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DMV Head Details Modernization Progress

The California Department of Motor Vehicles continues working to improve service directly to residents as it simultaneously takes early steps on a larger, foundational IT update.

The California Department of Motor Vehicles – one of the state’s most visible entities to millions of residents – continues to progress on an IT modernization that is simultaneously updating public-facing transactions while preparing a large-scale rip-and-replace.

DMV has made a key contract award to empower its approaching large-scale IT modernization. The initiative is one of several that are underway, DMV Director Steve Gordon told Techwire recently, and the department will want to hear again from technology vendors next year in a Vendor Day event. Among the takeaways:

DMV Director Steve Gordon.
DMV Director Steve Gordon
  • DMV has awarded the first phase of the Digital eXperience Platform (DXP) contract to Deloitte as the systems integrator, “and to be based on an underlying Salesforce platform,” Gordon said. Ultimately, DXP will “update and replace software, hardware and programming languages for current legacy DMV core systems” in a multiyear project, according to a budget change proposal earlier this year. In DXP, officials will focus first on occupational licensing – an old system but also a smaller system, Gordon said, that will “allow us to get our feet wet on modernization and start reworking those processes.” He estimated the entire rip-and-replace is likely a three- to five-year project. The department is already underway on business process improvement, business process re-engineering and process mapping, the director said, describing other aspects as “kind of transactional and sort of mid-term stuff where we’re digitizing documents or we’re (doing) machine learning, machine vision and being able to extract data from various documents, getting things in digital form.” These, he said, are “strategies” that will enable customers to accomplish tasks remotely and let the department ingest data directly versus via data entry “a la 1960 or 1970.”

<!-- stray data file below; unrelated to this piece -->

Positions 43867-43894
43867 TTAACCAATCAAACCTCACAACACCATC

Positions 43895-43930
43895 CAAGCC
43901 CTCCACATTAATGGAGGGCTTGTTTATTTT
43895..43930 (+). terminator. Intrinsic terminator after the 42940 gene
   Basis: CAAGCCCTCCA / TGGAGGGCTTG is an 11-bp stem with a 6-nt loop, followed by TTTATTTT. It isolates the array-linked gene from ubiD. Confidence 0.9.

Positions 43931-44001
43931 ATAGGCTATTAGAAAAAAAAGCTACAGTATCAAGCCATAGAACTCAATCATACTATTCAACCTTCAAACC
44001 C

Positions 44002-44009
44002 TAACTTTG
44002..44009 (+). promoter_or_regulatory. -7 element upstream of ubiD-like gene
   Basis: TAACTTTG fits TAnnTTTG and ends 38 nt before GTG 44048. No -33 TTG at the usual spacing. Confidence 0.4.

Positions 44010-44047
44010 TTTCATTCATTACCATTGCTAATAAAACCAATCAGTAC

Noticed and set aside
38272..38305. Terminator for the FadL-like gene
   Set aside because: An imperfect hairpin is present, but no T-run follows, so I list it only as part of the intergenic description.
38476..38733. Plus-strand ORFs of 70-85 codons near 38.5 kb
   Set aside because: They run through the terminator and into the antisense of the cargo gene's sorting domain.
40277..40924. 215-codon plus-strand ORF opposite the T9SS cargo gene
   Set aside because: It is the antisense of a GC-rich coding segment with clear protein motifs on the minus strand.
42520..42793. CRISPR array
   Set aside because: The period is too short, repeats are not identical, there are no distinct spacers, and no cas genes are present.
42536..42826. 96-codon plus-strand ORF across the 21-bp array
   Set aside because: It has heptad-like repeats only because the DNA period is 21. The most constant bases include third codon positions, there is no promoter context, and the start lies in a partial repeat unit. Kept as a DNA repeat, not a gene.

“Those are the sorts of things that we have that are strategies, that until we get to a fully digital input and fully digital platform, we’re going to have to use as bridge strategies,” Gordon said.
  • The department hopes to go to pilot on the occupational licensing initiative in the spring or summer, the director said, calling it a “very, very fast first phase,” after which DMV will pivot to focus on vehicle registration – its largest source of income, with a roughly $8 billion revenue stream. The focus on occupational licensing, Gordon said, is intended to drive understanding of the creation process – “to see if we can get that working the way we want it to, get our teams to embrace the change. And, of course, make sure the platforms scale the way we expect them to scale, and make sure the systems' integrators and our team learn to work well together.”
  • COVID-19 has impacted the aggressiveness of DMV’s marketing of Real ID ahead of its May 3, 2023, adoption deadline. The federally securitized ID will be required to fly domestically and gain access to some federal facilities. More than 12 million Californians have Real ID, and officials believe that ultimately more than 70 percent of residents will be interested in getting one. The department, Gordon said, is being cautious about inviting residents to visit field offices during the pandemic, despite the ID’s final step currently requiring in-person document validations. Gordon said it’s likely that as more residents become vaccinated, DMV will be able to be “a bit more aggressive in inviting people to come in and meet the May 2023 deadline.”
  • Contracts with technology providers are intended, however, to assist DMV in meeting residents who want a Real ID or other services where they are. DMV recently spent $1 million with Avere Inc. for IT “technical and professional services” on Real ID document upload – enabling data extraction via AI and machine learning. This, the director, said, helps officials to continue to “refine the doc upload and doc recognition process,” as well as facilitating product management services. DMV spent $1 million with Verificient Technologies Inc. and will use its Proctor Track product to conduct remotely proctored exams and scale remote services. Proctor Track will enable officials to determine whether test-takers may be talking to others or using their cellphones during a test. The department spent $683,000 to retain Mergent Systems Inc. from Oct. 1 to Dec. 31 for “Qmatic maintenance, repair and hosting services.” This, the director said, enables an expansion of “how we invite people in for service” – via remote check-ins to field office appointments, updates on places in line, as well as rescheduling appointments as needed. DMV is also in the process of acquiring a solution from Imprivata that will let field office agents achieve a single sign-on to multiple back-end systems via a new badge that “automatically authenticates them in multiple systems,” Gordon said. It’s similar to a radio frequency identification (RFID) tag and, per person, can save at least “a couple extra minutes” each hour that otherwise would be spent logging in.
Theo Douglas is Assistant Managing Editor of Industry Insider — California.